United States Adherence to the Berne Convention and Copyright Protection of Information-Based Technologies
Dennis S. Karjala
Arizona State University College of Law
Jurimetrics Journal, Vol. 28, No. 147, 1988
The Berne Convention, which governs the international aspects of copyright protection in its signatory countries, has been in existence for over one hundred years. During that period, numerous attempts have been made to reform United States copyright law to permit our entry into the Convention, but while the reasons for our not joining may have varied with time, the United States has never acceded to its terms. Nevertheless, the differences between United States law and the requirements of the Berne Convention have steadily narrowed over the years, most particularly with the adoption of the Copyright Act of 1976. With increasing concerns about international piracy of the creative works of American authors, a major groundswell of support for United States entry into Berne has recently developed and seems to be gaining momentum. Three bills to amend United States copyright law to permit our joining the Convention were introduced in 1987.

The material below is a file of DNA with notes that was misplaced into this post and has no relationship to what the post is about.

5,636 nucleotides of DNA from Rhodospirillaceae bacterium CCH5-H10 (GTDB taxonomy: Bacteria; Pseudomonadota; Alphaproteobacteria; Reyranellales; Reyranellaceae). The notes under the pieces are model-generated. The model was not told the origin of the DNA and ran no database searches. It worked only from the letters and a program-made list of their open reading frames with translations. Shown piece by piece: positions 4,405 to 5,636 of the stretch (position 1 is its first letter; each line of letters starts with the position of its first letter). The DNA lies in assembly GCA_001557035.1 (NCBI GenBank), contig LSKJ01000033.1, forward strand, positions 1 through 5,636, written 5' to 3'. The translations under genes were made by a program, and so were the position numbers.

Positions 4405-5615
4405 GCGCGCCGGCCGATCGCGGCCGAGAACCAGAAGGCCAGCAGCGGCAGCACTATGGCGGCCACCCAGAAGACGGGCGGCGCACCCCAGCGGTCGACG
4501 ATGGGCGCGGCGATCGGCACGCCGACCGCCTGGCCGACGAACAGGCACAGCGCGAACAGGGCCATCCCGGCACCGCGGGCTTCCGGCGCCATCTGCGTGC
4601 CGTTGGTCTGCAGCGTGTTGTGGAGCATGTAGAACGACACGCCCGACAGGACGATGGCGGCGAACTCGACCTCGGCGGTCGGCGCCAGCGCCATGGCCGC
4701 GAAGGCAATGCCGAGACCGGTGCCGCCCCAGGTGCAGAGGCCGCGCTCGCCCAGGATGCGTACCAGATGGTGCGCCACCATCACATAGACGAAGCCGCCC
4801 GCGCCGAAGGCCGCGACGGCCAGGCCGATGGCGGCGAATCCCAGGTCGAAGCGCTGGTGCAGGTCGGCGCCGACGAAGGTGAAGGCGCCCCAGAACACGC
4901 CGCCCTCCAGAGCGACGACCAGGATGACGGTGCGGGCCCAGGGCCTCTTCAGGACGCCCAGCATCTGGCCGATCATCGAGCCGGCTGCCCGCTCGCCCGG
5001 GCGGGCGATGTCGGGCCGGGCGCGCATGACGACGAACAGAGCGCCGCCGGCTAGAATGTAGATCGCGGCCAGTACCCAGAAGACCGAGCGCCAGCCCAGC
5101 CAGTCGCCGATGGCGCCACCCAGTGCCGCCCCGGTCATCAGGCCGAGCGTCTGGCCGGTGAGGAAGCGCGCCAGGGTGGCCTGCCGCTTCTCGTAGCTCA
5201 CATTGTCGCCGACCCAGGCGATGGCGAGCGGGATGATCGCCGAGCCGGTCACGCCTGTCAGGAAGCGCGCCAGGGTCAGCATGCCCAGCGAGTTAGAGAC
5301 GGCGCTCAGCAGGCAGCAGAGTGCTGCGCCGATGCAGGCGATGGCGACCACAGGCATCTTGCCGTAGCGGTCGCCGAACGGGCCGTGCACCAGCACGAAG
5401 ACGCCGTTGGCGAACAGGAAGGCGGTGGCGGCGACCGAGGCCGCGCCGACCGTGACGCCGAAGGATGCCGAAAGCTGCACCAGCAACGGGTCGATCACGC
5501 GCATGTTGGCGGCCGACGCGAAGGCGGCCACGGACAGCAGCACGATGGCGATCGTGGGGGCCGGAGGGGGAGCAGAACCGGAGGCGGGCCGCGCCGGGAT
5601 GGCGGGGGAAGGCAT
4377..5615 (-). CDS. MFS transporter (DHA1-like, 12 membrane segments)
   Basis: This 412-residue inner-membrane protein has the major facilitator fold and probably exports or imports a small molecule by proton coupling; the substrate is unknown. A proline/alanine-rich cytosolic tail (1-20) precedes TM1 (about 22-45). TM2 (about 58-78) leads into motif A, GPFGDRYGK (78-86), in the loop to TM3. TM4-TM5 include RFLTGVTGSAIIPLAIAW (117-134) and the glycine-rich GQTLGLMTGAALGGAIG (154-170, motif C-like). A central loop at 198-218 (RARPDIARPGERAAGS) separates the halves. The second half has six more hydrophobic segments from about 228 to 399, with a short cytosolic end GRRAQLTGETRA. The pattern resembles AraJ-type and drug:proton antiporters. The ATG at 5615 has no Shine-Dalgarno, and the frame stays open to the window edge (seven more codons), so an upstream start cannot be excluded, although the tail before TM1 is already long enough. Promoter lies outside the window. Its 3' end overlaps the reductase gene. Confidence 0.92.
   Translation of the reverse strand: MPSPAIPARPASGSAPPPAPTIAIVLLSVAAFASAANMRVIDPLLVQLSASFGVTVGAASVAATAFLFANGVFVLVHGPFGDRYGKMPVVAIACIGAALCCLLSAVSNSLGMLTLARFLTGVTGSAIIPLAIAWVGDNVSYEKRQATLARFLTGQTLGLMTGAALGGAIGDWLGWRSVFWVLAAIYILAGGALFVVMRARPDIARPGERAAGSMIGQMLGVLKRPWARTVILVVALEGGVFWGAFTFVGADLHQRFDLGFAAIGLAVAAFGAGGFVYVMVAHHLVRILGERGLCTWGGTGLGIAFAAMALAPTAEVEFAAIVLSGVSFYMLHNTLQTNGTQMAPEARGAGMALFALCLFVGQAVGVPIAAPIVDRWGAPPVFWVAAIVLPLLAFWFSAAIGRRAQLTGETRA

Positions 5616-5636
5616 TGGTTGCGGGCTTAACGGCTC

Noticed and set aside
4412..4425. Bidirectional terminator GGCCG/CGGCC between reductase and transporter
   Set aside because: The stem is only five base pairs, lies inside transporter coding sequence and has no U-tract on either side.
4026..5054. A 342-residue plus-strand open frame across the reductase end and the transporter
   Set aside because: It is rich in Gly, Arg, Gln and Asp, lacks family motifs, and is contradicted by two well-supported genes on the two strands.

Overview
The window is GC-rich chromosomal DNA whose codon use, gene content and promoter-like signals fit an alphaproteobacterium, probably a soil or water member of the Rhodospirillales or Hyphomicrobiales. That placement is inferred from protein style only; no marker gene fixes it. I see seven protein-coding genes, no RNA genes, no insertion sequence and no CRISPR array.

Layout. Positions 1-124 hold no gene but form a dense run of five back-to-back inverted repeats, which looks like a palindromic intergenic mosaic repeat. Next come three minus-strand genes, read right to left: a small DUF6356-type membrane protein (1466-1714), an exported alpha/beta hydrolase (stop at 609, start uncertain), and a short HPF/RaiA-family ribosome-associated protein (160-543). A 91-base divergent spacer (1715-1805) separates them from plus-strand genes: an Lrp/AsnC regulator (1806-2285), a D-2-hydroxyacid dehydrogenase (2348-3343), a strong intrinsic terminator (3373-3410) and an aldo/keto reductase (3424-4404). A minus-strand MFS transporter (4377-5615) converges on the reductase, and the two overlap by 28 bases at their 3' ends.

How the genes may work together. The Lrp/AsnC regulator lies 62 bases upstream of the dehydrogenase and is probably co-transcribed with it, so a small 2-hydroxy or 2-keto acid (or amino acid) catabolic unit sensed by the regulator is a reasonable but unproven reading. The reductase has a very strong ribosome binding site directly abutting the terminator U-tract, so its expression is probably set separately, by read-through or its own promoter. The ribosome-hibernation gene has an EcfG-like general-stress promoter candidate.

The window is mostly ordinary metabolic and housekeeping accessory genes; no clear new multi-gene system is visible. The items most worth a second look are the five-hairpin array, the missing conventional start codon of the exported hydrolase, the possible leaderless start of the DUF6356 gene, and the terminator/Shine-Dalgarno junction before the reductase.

The movement toward Berne is not without opponents, but the debate has focused on the historical issue of the desirability of maintaining our traditional differences from the requirements of the Convention, such as the United States preference for certain formalities like a notice of copyright on published works and the Convention demand that its members provide for moral rights of authorship. This article raises the neglected issue of the effect of United States entry into the Berne convention and the protection of information-based technology like computer programs and databases under American copyright law.
Number of Pages in PDF File: 6
Keywords: Berne Convention, Copyright, Copyright Act of 1976
Date posted: May 28, 2009
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